Politics & Government

Wichita overhauls its approach to victims of domestic violence and sex crimes

A federally funded audit found multiple deficiencies in how Wichita’s police and court handle domestic violence and sex crime cases, spurring changes at City Hall and on the streets.

As a result of the voluntary audit, the city is working to put more and better-trained police officers on domestic and sex crimes. Also, areas within Municipal Court have been remodeled to be safer and more comfortable for victims.

The city is asking the county District Court to make similar improvements in the area where victims file for protective orders.

The audit was led by Praxis International, a Minnesota nonprofit organization that researches and advocates for victims of domestic and sexual violence.

Among the major findings:

Problem: Police are understaffed for the domestic and sexual violence workload.

Response: The City Council has approved 13 additional patrol officers and three new detectives for the Domestic Violence/Sex Crimes Unit.

Problem: Officers do not consistently have access to court protection-from-abuse orders, especially if the orders are attached to felony or divorce cases.

Response: Wichita police are now providing records personnel with access to Sedgwick County’s Full Court records system so they can check all orders in both the city and county court systems.

Problem: Not all police officers have received adequate training in how to respond to traumatic domestic- and sexual-violence incidents.

Response: The department is seeking trauma-informed training for current officers and adding it to the curriculum for the Police Academy.

Problem: Investigators have not consistently referred victims to community advocacy and support services.

Response: Police are developing materials and policies for connecting victims with appropriate support services.

Problem: Lack of security and private space for victims in the Municipal Court at City Hall.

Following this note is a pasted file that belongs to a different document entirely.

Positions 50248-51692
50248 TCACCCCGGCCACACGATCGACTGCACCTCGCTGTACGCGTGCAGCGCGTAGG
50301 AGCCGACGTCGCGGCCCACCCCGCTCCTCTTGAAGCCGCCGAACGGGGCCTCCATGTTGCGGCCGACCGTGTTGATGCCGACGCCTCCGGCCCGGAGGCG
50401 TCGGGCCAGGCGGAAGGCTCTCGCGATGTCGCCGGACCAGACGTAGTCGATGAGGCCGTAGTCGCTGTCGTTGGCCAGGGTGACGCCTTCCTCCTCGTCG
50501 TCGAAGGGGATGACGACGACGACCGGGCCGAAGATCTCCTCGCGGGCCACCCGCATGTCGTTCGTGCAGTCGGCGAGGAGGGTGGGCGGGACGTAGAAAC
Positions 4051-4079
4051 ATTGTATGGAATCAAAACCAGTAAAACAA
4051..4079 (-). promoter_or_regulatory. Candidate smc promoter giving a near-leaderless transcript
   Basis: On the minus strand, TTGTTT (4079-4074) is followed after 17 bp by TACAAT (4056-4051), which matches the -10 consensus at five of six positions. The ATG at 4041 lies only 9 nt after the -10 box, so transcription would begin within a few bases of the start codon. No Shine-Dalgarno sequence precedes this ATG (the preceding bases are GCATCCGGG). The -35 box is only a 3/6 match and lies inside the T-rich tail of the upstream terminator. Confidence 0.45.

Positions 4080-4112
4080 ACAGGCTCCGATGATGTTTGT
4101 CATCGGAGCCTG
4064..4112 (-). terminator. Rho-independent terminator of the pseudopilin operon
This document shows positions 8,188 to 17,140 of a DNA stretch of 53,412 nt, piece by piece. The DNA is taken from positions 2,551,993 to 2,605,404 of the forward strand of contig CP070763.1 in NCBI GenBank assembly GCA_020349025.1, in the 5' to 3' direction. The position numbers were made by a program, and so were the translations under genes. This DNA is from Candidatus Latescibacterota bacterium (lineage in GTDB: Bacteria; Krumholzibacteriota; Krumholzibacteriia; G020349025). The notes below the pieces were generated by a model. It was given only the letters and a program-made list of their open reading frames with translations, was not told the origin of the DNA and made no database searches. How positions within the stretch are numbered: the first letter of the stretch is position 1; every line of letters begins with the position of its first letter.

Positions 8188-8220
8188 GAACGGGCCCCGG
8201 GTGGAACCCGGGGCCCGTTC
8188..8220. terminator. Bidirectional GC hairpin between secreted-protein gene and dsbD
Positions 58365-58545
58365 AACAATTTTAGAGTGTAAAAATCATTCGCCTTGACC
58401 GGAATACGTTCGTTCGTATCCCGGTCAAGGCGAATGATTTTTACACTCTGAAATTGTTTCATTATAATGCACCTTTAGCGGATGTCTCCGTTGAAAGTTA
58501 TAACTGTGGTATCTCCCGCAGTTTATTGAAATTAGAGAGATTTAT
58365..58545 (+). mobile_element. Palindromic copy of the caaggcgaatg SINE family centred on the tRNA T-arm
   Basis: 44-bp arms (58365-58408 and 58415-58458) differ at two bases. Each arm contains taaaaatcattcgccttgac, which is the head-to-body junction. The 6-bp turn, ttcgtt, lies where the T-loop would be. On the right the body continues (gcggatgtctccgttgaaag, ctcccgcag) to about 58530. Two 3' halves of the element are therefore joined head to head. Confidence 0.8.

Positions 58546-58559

Response: The Municipal Court has remodeled space on the third floor to create a victim-only waiting area so they don’t have to share the hallway with defendants. Bailiffs will control communications and behavior between parties when the judge is out of the courtroom. Also, in cases where the parties can’t be in the same courtroom due to disruption, victims will be able to go to another room and watch the proceedings by live closed-circuit TV.

Wichita volunteered for the audit because it’s the best city in the state to take a lead role in fighting domestic and sexual crime, said police Lt. Jason Stephens.

Wichita not only has a large population, but also a major university and a military base, which present different challenges in law enforcement and prosecution, said Stephens, commander of the department’s domestic abuse and sexual crimes unit.

He said other cities have used the audit process to tackle either domestic violence or sex crimes, but Wichita is the first to do both at once.

Stephens said the audit was “not only (an) eye-opening experience for me as a police officer, as an investigator, but I’ll have to say that this is one of the crowning moments of my career, being involved in a big project like this.”

The study was paid for with federal funds administered by the state.

A dozen Wichita-area government and private agencies participated in gathering and analyzing the data.

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